This review may contain spoilers. I can handle the truth.
Scrambled Face’s review published on Letterboxd:
This review may contain spoilers.
This '80s anthology shocked the hell out of me! Sequel king Jeff Burr's horror debut sports an amazing cast, copious gore, a nasty edge and four creative, diverse and memorable segments. From a Whisper to a Scream opens with convicted killer Martine Beswick getting lethally injected, which sends reporter Susan Tyrrell to look up her uncle, Vincent Price. The old dandy maintains that his niece's reign of terror was caused by the pernicious evil of Oldfield, Tennessee itself, and he recounts four tales spanning the past century of his family's hometown to prove this point.
None of the stories are weak, but I'd say the least amazing one concerns a freak show glass eater and a normal townie girl, whose doomed romance runs afoul of carnival mistress Rosalind Cash's voodoo vengeance. It has a typical horror story ending, but also great gore, an agreeably over the top Cash and legendary little person Angelo Rossito. The one where outlaw Terry Kiser (Bernie of Weekend at... fame) meets a mysteriously ageless swamp dweller (Harry Caesar) is a slow-build with a brilliant, excessive and satisfying Twilight Zone sting. The concluding mess-terpiece blends 2,000 Maniacs with Children of the Corn as Cameron Mitchell's band of creep Union soldiers fall into the hands of proud Confederate children who like to play "pin the dismembered body part on the mutilated torso." But the one that won my heart was the opening segment, which inspired the movie's VHS retitle, The Offspring. This sick puppy stars Clu Gulager as a dweeb whose unsuccessful attempt to woo an office hottie leads to several murders, corpse fucking and a little undead visitor who kicks From a Whisper to a Scream from "fun cult anthology" into the fucking stratosphere.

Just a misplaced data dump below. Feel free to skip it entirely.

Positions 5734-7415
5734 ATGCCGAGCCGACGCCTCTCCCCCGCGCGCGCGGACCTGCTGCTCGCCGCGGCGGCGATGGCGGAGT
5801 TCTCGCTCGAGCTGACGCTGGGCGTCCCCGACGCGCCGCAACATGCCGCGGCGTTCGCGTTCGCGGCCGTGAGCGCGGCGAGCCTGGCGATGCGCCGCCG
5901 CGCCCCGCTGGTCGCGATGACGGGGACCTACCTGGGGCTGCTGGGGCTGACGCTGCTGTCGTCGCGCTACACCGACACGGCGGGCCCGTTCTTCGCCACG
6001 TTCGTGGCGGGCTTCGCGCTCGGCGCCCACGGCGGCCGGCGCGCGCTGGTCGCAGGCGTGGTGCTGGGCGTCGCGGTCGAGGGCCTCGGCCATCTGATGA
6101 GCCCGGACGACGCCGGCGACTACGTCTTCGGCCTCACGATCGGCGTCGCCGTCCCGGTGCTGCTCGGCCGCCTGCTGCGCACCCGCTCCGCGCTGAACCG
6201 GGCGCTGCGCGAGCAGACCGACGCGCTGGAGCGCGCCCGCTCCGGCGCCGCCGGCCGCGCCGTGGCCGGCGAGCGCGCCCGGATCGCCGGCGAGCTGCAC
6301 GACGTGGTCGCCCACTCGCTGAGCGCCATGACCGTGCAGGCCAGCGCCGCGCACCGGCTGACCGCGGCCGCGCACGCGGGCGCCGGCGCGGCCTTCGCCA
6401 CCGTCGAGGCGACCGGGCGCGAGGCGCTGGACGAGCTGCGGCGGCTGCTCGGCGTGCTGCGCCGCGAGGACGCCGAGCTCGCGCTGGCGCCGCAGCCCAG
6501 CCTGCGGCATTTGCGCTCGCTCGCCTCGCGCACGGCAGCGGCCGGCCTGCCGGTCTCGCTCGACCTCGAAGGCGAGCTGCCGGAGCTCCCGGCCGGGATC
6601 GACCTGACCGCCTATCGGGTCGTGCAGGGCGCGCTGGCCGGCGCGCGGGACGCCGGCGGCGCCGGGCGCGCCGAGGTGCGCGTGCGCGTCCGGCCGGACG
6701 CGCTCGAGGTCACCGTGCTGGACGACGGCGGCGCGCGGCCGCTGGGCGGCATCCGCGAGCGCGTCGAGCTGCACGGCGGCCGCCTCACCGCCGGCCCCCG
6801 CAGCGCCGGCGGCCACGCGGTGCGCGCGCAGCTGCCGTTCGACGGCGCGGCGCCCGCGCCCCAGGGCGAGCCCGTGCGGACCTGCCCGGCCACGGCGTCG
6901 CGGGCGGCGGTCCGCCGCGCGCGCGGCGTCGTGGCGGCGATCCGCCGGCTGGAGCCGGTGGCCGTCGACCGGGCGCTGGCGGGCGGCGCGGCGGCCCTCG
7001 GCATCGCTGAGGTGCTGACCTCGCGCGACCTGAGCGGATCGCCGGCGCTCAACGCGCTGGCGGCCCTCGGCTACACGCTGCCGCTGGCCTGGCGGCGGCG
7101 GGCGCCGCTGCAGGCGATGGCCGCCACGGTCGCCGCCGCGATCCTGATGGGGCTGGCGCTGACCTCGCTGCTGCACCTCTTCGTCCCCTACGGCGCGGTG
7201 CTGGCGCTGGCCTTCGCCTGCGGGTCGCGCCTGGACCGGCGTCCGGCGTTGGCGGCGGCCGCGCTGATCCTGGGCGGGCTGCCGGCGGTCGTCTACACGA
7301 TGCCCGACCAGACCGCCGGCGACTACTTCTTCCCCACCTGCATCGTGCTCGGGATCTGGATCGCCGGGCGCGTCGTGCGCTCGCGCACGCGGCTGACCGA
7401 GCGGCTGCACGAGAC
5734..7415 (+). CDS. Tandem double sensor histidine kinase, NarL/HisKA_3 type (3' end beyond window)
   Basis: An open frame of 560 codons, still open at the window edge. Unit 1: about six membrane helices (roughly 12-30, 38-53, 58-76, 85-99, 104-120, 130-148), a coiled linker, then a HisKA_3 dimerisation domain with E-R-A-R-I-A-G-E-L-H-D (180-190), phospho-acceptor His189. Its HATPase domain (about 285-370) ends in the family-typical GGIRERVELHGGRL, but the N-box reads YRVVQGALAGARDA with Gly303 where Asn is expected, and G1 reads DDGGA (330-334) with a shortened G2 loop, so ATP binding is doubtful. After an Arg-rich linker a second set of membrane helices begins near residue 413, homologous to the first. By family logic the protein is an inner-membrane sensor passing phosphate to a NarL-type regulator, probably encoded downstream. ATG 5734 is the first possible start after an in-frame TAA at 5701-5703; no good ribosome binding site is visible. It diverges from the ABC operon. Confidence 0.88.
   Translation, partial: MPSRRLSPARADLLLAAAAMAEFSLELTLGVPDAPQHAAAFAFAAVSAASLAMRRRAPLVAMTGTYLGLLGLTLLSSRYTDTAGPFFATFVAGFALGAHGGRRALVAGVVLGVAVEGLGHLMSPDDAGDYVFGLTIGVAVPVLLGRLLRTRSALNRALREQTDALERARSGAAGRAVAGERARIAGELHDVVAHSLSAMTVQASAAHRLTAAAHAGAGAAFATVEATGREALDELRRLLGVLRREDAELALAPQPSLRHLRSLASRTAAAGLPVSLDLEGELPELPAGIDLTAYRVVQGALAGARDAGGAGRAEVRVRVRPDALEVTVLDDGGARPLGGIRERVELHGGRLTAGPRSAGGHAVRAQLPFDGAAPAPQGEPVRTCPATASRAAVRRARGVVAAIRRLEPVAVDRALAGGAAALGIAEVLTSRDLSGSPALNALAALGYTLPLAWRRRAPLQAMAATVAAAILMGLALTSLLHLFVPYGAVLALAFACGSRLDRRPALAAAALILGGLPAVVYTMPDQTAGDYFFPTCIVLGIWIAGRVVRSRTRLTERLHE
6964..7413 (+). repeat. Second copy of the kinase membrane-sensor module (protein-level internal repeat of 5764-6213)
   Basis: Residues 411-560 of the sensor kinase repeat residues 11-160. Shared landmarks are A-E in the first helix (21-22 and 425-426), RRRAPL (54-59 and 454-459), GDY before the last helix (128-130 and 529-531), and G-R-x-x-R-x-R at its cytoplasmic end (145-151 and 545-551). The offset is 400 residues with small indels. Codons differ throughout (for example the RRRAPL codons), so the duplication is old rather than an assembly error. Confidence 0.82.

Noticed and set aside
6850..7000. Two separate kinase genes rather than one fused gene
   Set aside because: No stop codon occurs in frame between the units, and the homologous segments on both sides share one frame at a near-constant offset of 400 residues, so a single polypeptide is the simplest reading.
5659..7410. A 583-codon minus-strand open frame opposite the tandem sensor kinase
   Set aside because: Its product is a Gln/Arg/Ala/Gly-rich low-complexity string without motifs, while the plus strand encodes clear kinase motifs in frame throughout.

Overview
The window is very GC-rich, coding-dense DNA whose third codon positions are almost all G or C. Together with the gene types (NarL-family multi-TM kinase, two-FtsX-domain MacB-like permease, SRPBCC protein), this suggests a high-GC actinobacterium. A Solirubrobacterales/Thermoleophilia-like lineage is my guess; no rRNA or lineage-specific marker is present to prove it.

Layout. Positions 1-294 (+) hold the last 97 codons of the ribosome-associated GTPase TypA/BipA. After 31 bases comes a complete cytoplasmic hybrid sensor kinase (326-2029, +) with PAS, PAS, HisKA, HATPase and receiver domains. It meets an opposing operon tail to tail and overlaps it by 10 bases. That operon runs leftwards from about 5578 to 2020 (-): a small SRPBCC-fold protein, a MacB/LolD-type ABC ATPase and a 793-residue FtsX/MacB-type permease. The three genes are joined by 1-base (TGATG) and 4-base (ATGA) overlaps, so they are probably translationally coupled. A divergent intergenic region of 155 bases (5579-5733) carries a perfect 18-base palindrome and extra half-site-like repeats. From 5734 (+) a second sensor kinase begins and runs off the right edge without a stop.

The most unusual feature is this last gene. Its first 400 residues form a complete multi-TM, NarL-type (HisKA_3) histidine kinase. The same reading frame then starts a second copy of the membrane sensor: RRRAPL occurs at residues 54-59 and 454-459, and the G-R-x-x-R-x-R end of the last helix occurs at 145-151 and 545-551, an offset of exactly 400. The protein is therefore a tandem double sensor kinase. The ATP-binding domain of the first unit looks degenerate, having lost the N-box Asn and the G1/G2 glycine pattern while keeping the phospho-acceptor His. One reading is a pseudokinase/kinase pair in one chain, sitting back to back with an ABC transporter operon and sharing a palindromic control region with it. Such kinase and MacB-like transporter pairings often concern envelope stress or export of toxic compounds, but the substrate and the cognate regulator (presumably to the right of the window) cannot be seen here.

Vincent Price reportedly disavowed the movie because of its extreme elements. No disrespect to Price, who I wholeheartedly love, but he was wrong, and I suspect he just didn't want anyone to hear his shoddy attempt at a southern drawl. The seediness of these tales - the decrepit carnie atmosphere, Kiser's lowlife criminal activity, Mitchell's kill-happy soldiers excited to force themselves on grieving Confederate widows, Clu Gulager trying to strangle his naked Baby Jane-painted sister in the bathtub - give it the raw edge that '80s horror fans demanded. The stories themselves are all decent enough to make this a success, but it's the dedicated follow-through that make it an overlooked classic. I am ashamed to have slept on From a Whisper to a Scream for so long.